September 25, 2011/Detroit Free Press
By John Austin
Michigan and the nation are struggling to identify what can reboot our economy and grow jobs again. A leading argument is that low taxes and reduced government are the answer.
The truth is that to be truly "business friendly" requires strategic investment in public goods -- the things the market does not do itself -- that in turn support business and create conditions for economic growth.
These public goods are:
• Great schools and universities that produce well-educated people and do the basic research that brings economy-changing innovation like the Internet (which the University of Michigan helped develop).
• The infrastructure to move goods, services and ideas in the global market: roads, rail, airports, broadband.
• Attributes that make our cities places people want to live: public safety, parks, libraries, arts, transit.
• Our special Michigan selling points: Great Lakes, clean water, rivers, parks, forests -- available for hiking, hunting, fishing and pure joy.
The private-sector does not invest in these goods no matter how business-friendly the tax and regulatory environment.
These investments are as important -- arguably more important -- to job creation than "business climate" issues.
Gov. Rick Snyder said as much as he campaigned. He pushed for rebuilding cities, said it was foolish to cut our universities, and wanted to attract and keep our young talent. His director of strategy, Bill Rustem, wrote a persuasive 2007 article ("It's Time to Re-Invest in Michigan's Assets") naming Michigan's natural beauty, Great Lakes, higher education and core cities as priorities.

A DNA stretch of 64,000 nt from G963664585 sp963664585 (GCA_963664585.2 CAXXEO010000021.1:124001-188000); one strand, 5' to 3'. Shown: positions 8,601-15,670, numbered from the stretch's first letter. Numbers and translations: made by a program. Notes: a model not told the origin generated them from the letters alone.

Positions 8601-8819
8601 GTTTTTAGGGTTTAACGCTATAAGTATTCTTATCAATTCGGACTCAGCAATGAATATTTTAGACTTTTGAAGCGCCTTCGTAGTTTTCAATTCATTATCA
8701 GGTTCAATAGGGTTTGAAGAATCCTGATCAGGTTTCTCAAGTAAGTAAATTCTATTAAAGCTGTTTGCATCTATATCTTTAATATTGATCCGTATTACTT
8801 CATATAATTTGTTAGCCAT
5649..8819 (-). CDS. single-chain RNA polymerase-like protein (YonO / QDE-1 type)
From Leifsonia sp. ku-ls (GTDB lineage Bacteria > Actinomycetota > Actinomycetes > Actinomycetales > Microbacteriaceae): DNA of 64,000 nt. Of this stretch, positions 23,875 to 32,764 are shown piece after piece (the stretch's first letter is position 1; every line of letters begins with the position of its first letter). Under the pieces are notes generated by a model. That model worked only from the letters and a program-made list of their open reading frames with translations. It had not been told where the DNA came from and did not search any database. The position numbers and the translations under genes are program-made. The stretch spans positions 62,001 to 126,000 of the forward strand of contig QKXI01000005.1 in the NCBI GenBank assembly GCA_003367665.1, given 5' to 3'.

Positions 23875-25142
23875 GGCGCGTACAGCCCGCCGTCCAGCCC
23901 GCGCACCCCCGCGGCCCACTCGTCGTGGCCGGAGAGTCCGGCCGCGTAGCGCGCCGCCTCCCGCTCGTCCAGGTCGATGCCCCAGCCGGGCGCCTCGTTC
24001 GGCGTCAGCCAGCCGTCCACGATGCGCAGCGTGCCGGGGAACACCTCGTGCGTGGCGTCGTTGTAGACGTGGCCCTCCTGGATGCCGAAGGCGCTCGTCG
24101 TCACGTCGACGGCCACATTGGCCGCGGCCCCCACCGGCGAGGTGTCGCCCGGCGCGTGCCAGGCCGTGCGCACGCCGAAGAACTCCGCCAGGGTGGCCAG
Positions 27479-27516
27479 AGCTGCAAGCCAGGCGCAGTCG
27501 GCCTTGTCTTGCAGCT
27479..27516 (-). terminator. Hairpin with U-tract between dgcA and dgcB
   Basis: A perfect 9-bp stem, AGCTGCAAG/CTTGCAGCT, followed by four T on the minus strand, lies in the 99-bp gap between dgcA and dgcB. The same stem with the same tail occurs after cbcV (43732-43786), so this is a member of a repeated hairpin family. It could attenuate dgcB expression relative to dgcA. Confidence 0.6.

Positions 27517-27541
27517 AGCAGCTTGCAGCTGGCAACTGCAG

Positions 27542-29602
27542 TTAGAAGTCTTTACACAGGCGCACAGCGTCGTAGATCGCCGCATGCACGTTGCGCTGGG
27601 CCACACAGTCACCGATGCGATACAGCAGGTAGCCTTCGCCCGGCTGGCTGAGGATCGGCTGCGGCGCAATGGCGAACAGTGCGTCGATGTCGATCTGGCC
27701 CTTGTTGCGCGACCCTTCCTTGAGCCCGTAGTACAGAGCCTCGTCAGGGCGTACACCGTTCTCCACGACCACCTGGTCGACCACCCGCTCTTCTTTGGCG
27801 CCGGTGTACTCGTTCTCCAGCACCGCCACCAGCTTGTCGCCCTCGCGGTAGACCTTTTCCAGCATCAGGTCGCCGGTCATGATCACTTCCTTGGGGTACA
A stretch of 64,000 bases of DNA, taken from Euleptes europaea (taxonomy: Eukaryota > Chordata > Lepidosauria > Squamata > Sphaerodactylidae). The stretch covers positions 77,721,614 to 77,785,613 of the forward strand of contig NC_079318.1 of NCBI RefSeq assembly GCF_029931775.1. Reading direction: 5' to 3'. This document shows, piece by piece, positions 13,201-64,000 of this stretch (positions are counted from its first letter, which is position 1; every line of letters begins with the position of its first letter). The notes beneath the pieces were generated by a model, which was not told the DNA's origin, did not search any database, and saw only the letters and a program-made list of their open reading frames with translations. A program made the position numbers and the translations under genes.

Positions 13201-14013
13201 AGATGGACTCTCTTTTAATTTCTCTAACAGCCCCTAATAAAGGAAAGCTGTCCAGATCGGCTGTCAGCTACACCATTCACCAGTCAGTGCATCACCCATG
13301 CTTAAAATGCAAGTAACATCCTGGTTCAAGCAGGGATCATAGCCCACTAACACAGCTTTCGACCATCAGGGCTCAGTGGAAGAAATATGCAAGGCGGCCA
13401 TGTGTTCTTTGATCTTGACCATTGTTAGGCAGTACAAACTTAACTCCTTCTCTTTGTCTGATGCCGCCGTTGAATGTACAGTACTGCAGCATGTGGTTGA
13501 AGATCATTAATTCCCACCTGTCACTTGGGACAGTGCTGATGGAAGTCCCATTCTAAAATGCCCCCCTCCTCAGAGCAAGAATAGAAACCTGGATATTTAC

Business Leaders for Michigan, led by Doug Rothwell, a strong backer of business tax cuts and the business-friendly agenda, also says that Michigan needs to invest more in cities, higher education and infrastructure.
Look at other states: North Carolina has benefited enormously from long-term state investment in quality, low-cost, higher education and its Research Triangle. It has 18,000 national board certified master teachers (a program created in Michigan) versus our 381 because it backed K-12 reform with more pay for great teaching.
Colorado has attracted thousands of well-educated, new entrepreneurs by selling its great outdoors and Rocky Mountains as a place to live and work -- and by investing in transit, parks and downtown redevelopment, making Denver one of the country's most livable cities.
New public investment must be combined with meaningful government reform if people are to trust government with our money. That's happening. Local governments now have to meet performance expectations. Public employees are co-paying for health and pension benefits. Teacher tenure reform means great teaching is recognized and poor teachers eased out.
It is now time to invest in the work these good folks do: repairing roads, staffing libraries, policing our streets, teaching our kids.
It is not true that we don't have the money, and have to "live within our means." Michigan has been cutting its taxes (and ability to invest in public goods) for 12 years. Over the last decade, personal incomes have actually grown at a rate 40 times greater than spending from state taxes and fees. We are now $8.4 billion under the Headlee tax limit conservative lawmakers put in place years ago.
Having signaled we are "business friendly," it is time to invest in what matters. We can't grow jobs when:
• Michigan roads, bridges and sewers are a laughingstock, literally falling apart, and we can't even match available federal dollars to repair them.
• Our once-top-tier university system is now near the bottom in state support, tuition is priced beyond working-class Michiganders, and top talent at our universities are packing up for other states.
• Parks are closing, and foul water closes beaches as we advertise "Pure Michigan."
• Our cities are laying off police and firefighters and are unable to create the walkable downtowns and urban lifestyle new entrepreneurs demand.
We must do better. We can do better. Whether our kids and grandkids choose to stay and build a better Michigan depends on it.
John Austin is president of the Michigan State Board of Education. He is also a nonresident senior fellow with the Brookings Institution and visiting faculty member at the University of Michigan.